GEDmatch, DNA, genealogy. Help me Obi-wan Slarti

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Notorial Dissent
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Re: GEDmatch, DNA, genealogy. Help me Obi-wan Slarti

#76

Post by Notorial Dissent » Mon Jul 17, 2017 8:31 am

Slarti, congrats, my best to you and your new found family.


The fact that you sincerely and wholeheartedly believe that the “Law of Gravity” is unconstitutional and a violation of your sovereign rights, does not absolve you of adherence to it.

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Re: GEDmatch, DNA, genealogy. Help me Obi-wan Slarti

#77

Post by Flatpointhigh » Mon Jul 17, 2017 10:44 am

Whatever4 wrote:Dipping into family history.

My great great grandfather owned 16 slaves in 1860, ages 75 to 1 year, with 9 under the age of 10 years. 2 slave houses. Probably one of the small "breeder" operations that sold slaves to the larger plantations farther south. Family lore says his 2 oldest sons each bought a slave with their Confederate Army's enlistment bonuses. One survived the war with at least 6 injuries, the other didn't survive. This was North Carolina near Mount Airy, the real-life setting for Mayberry.

Also, the good sister sprung for the DNA testing. Pretty darn white.
IMG_5054.jpg
gotcha beat: According to AncestryDNA, I'm 100% EuroJew, which makes no sense since my father's family were French not Germanic/Eastern European, and there is also Iberian ancestry on my mother's side. I'm getting a fresh test with NatGeo's dna testing. and, I still get asked if I'm passing for white. or Puerto Rican/Domincan.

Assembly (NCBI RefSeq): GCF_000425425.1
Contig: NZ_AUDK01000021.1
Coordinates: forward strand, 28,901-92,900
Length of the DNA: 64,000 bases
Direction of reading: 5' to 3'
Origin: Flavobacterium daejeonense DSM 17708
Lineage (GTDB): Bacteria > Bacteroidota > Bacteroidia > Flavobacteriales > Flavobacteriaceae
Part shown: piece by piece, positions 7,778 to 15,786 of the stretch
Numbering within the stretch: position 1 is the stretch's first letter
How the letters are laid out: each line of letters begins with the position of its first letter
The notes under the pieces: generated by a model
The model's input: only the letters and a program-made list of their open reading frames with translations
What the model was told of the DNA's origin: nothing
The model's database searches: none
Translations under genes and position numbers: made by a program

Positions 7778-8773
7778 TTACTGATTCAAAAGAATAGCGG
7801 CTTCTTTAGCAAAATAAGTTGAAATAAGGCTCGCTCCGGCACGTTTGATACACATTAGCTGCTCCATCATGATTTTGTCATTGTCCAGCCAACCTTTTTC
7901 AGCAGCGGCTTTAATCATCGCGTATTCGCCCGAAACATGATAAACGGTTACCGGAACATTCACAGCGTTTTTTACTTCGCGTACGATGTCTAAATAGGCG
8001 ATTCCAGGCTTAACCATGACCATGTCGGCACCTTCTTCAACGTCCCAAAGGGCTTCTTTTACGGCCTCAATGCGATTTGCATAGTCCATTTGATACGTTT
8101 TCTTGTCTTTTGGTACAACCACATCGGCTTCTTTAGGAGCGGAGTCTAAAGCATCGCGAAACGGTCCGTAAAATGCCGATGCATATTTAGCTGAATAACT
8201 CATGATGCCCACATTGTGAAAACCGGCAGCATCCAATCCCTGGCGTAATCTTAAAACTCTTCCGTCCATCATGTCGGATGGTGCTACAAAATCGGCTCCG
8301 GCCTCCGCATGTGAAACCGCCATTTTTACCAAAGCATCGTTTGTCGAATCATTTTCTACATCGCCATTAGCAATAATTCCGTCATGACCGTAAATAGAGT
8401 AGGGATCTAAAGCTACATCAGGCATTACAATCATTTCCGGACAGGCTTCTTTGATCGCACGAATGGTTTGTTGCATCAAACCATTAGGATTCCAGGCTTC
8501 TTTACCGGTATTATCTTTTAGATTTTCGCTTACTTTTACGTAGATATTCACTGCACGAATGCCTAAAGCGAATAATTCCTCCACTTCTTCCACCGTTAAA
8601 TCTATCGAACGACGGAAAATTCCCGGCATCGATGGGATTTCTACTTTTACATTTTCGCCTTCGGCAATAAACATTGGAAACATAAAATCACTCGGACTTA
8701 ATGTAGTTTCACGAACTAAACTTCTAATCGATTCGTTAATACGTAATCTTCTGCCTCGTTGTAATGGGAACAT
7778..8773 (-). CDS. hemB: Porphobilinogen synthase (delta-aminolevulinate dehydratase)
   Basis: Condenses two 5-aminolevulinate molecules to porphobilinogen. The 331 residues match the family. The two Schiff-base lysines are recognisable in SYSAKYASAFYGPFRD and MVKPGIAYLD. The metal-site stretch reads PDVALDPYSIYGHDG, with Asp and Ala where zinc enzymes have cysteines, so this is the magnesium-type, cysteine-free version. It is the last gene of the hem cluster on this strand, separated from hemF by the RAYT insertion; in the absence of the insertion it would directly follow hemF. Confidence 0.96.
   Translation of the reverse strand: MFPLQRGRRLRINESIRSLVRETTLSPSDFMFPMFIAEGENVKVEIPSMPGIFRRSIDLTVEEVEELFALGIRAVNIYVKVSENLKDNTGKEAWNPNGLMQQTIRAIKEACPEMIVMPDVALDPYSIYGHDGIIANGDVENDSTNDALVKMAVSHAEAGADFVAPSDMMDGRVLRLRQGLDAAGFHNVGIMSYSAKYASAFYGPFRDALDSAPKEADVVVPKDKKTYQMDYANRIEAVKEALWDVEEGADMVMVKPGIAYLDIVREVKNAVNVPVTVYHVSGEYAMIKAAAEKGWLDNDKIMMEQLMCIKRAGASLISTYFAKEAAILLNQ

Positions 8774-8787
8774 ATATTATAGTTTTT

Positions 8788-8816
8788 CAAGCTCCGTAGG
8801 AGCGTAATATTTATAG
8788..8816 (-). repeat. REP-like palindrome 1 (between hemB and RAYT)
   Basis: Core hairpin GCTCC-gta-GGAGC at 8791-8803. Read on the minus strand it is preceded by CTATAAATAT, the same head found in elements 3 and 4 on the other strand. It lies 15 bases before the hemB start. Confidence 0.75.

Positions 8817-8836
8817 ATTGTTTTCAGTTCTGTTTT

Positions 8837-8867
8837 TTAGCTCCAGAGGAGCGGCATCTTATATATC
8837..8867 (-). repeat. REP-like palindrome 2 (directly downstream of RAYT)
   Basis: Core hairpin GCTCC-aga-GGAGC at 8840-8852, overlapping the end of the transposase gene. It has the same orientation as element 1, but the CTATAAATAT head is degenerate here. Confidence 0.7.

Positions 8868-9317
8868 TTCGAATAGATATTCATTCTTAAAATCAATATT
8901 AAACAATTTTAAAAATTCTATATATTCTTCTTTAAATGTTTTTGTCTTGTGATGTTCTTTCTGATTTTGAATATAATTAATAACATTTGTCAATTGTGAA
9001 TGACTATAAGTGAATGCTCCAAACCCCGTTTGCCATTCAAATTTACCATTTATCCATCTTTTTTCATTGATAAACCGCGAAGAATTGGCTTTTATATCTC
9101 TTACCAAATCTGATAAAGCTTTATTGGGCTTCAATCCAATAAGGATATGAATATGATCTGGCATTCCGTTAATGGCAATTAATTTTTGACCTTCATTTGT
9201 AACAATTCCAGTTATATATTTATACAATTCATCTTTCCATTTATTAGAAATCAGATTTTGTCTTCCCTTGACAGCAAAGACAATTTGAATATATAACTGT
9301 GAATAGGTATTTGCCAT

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Re: GEDmatch, DNA, genealogy. Help me Obi-wan Slarti

#78

Post by Slarti the White » Mon Jul 17, 2017 11:27 am

Foggy wrote:Umm, so is she the daughter of your mom, or your dad? :confused:
Edit: When my best friend from high school got married, his wife converted to Judaism. She also learned to make a damn good matzoh ball soup.
She's my dad's daughter (I have two other half-siblings -- a 41-year-old brother and a 39-year-old sister -- through a third mother), so I'm guessing that I'm not going to get a damn good matzoh ball soup recipe out of it...

:crying: :crying: :crying:

I have a 16-year-old niece too. also. and my birth parents gave me the name "David". Now I'm going to go and tell my little sister about Slarti's sordid saga (I'll move any more updates on this over there as well)...

Moar will be revealed.


"Strategy without tactics is the slowest route to victory. Tactics without strategy is the noise before defeat."
---Sun Tzu (quoting Thomas Jefferson)
nam-myoho-renge-kyo---Thomas Jefferson (quoting Slartibartfast)

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Re: GEDmatch, DNA, genealogy. Help me Obi-wan Slarti

#79

Post by Slarti the White » Tue Jul 18, 2017 3:05 am

:sterngard: ,

You've obviously run afoul of one of the classic blunders. No, you didn't get involved in a land war in Asia or go up against a Sicilian when death was on the line, but only slightly less well known is: